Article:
The partition 330 divides the molten metal essentially into a major portion, which is covered by the removable bonnet 16 so as to minimize heat losses due to surface radiation, and so as to prevent influx of outside air containing free oxygen, and which is heated by the heating elements, and a minor portion, which reposes beneath the filling and emptying zone 210. As compared to the beam 300, which is made of a ceramic fiber that is a poor conductor of heat, the partition 330 is made of a different material that is a good conductor of heat, so as not to allow the molten metal beneath the uncovered zone 210 to cool excessively. Silicon carbide is a suitable material for the partition 330.

Patent Citations
Cited PatentFiling datePublication dateApplicantTitle
US1615842 *Aug 20, 1925Feb 1, 1927Pittsburgh Plate Glass CoApparatus for making sheet glass
US1857103 *Mar 22, 1929May 3, 1932Lava Crucible CompanyLining for furnaces
US1871159 *May 14, 1930Aug 9, 1932Westinghouse Electric & Mfg CoInduction-furnace lining
US1883590 *Sep 23, 1930Oct 18, 1932Detroit Electric Furnace CompaFurnace lining
US2221620 *Oct 10, 1939Nov 12, 1940American Smelting RefiningCopper smelting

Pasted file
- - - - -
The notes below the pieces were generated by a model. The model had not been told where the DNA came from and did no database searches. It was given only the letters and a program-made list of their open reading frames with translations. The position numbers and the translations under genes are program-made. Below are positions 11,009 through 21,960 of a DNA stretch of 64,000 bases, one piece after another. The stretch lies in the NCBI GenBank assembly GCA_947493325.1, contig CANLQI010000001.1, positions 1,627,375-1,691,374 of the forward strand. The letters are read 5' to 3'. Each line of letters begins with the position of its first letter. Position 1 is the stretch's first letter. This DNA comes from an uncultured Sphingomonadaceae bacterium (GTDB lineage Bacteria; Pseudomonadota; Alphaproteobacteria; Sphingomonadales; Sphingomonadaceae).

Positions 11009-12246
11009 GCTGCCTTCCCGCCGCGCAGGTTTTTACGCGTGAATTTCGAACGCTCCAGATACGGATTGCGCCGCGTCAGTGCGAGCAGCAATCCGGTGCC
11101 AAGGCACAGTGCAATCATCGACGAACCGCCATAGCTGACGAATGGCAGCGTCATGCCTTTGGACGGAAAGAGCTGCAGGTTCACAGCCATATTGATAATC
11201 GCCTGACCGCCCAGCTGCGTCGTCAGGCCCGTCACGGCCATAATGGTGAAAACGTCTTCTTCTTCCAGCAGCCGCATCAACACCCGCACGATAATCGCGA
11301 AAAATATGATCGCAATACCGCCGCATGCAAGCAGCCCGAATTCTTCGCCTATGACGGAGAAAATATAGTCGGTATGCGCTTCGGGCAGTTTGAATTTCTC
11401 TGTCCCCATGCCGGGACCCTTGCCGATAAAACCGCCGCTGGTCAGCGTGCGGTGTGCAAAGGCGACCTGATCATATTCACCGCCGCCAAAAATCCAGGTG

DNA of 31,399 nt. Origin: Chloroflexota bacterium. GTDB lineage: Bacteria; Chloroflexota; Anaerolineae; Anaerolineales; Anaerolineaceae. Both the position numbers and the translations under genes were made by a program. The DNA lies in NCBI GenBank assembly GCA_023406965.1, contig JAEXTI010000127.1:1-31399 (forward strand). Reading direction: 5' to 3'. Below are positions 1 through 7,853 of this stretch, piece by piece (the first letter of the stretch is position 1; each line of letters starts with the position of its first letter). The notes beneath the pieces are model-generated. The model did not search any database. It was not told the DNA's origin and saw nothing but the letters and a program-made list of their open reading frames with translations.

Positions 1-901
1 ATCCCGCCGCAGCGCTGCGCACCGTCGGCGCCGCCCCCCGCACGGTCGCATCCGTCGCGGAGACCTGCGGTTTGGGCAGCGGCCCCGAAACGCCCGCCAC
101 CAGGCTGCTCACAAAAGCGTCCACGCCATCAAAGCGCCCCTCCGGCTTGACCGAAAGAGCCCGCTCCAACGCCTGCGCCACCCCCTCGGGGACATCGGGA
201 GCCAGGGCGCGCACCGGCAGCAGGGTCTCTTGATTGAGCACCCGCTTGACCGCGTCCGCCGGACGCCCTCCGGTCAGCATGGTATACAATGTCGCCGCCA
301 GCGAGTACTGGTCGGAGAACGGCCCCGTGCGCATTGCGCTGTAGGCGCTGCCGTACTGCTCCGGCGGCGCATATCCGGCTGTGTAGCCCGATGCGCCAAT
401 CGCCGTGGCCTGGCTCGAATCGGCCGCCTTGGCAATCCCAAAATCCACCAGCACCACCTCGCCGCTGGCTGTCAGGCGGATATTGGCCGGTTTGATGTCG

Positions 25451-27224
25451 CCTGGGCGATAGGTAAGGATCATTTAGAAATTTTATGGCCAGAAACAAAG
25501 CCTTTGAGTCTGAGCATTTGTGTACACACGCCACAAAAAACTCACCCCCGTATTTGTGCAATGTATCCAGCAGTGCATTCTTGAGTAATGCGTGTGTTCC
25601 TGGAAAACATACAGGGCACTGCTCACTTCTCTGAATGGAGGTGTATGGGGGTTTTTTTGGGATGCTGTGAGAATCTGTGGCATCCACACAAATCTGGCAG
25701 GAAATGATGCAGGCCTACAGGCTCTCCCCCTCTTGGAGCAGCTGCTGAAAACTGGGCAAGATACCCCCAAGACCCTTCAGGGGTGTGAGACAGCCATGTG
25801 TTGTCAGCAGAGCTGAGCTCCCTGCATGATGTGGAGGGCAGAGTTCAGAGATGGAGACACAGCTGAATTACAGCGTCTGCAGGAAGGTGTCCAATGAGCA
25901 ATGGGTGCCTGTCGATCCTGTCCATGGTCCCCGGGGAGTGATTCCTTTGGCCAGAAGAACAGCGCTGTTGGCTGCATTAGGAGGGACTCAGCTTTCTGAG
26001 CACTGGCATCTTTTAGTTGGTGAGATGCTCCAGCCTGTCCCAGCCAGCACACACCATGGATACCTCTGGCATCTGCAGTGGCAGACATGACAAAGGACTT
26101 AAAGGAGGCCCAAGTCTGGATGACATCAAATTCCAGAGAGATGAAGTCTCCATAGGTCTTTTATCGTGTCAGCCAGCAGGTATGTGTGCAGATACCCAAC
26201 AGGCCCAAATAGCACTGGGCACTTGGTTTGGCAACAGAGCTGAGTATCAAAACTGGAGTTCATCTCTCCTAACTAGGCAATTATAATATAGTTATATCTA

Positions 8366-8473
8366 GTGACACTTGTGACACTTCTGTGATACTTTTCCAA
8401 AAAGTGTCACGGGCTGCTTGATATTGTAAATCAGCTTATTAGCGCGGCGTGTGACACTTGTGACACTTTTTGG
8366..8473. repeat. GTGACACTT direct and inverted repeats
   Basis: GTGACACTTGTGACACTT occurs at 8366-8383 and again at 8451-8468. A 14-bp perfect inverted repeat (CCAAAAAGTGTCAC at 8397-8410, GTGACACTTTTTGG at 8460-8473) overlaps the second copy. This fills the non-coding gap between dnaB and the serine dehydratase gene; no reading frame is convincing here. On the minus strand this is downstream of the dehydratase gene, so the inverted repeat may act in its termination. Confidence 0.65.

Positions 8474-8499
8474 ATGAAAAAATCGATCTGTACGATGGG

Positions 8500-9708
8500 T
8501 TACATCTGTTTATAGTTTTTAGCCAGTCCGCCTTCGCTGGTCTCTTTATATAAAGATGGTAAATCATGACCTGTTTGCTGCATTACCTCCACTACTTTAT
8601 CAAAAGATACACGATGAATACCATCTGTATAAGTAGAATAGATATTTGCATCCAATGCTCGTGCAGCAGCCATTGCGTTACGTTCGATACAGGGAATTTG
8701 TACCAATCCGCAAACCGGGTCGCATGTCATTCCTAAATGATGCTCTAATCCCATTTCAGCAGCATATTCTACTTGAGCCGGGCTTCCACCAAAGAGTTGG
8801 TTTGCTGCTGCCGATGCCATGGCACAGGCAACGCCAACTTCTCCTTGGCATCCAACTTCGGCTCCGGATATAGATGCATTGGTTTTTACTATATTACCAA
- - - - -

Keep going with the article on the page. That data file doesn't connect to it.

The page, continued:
US2473611 *Jun 5, 1947Jun 21, 1949Nat Smelting Co LtdProcess for the production of zinc
US2491579 *May 24, 1945Dec 20, 1949Revere Copper & Brass IncElectric resistance furnace
US2571033 *Jan 13, 1948Oct 9, 1951Babcock & Wilcox Tube CompanyApparatus for pouring molten metal
US2659120 *Feb 2, 1951Nov 17, 1953Babcock & Wilcox CoApparatus for separating slag from a slag containing molten metal
US3211443 *Apr 13, 1962Oct 12, 1965Aluminum Co Of AmericaMetal holding receptacle
US3225398 *Dec 14, 1961Dec 28, 1965Atomic Energy Authority UkBottom pour furnace
US3240590 *Aug 17, 1962Mar 15, 1966Reynolds Metals CoMetallurgical system
US3261627 *Nov 21, 1963Jul 19, 1966Lennart Jonsson CarlLock for doors to autoclaves and the like
US3345059 *Mar 12, 1965Oct 3, 1967United States Steel CorpCrucible for holding molten metal
US3412195 *Aug 5, 1965Nov 19, 1968Haveg Industries IncIntermediate furnace barrier
US3689051 *Nov 23, 1970Sep 5, 1972Miller Alfred WLiner and divider structure for slag pots or the like
US3830173 *Dec 28, 1971Aug 20, 1974Steel CorpTuyere formed by cementing a ceramic liner in a metal tube
US3898366 *May 8, 1974Aug 5, 1975Youngstown Sheet And Tube CoMetallurgical heating system with refractory wear indicia
US3996412 *Jan 17, 1975Dec 7, 1976Frank W. Schaefer, Inc.Aluminum melting furnace
US4011394 *Jul 9, 1975Mar 8, 1977Donald Percy ShelleyKilns
US4012029 *Jul 30, 1974Mar 15, 1977Foseco Trading A.G.Tundishes
US4019888 *Dec 10, 1975Apr 26, 1977U.S. Philips CorporationMethod of melting a raw bath and a glass furnace for performing the method
US4027862 *Dec 19, 1975Jun 7, 1977Frank W. Schaefer Inc.Metal melting furnace with alternate heating systems
US4160796 *Oct 31, 1977Jul 10, 1979Howmet Turbine Components CorporationCrucibles used for melting ingots
US4194730 *Dec 27, 1977Mar 25, 1980Foseco Trading AgMolten metal handling vessels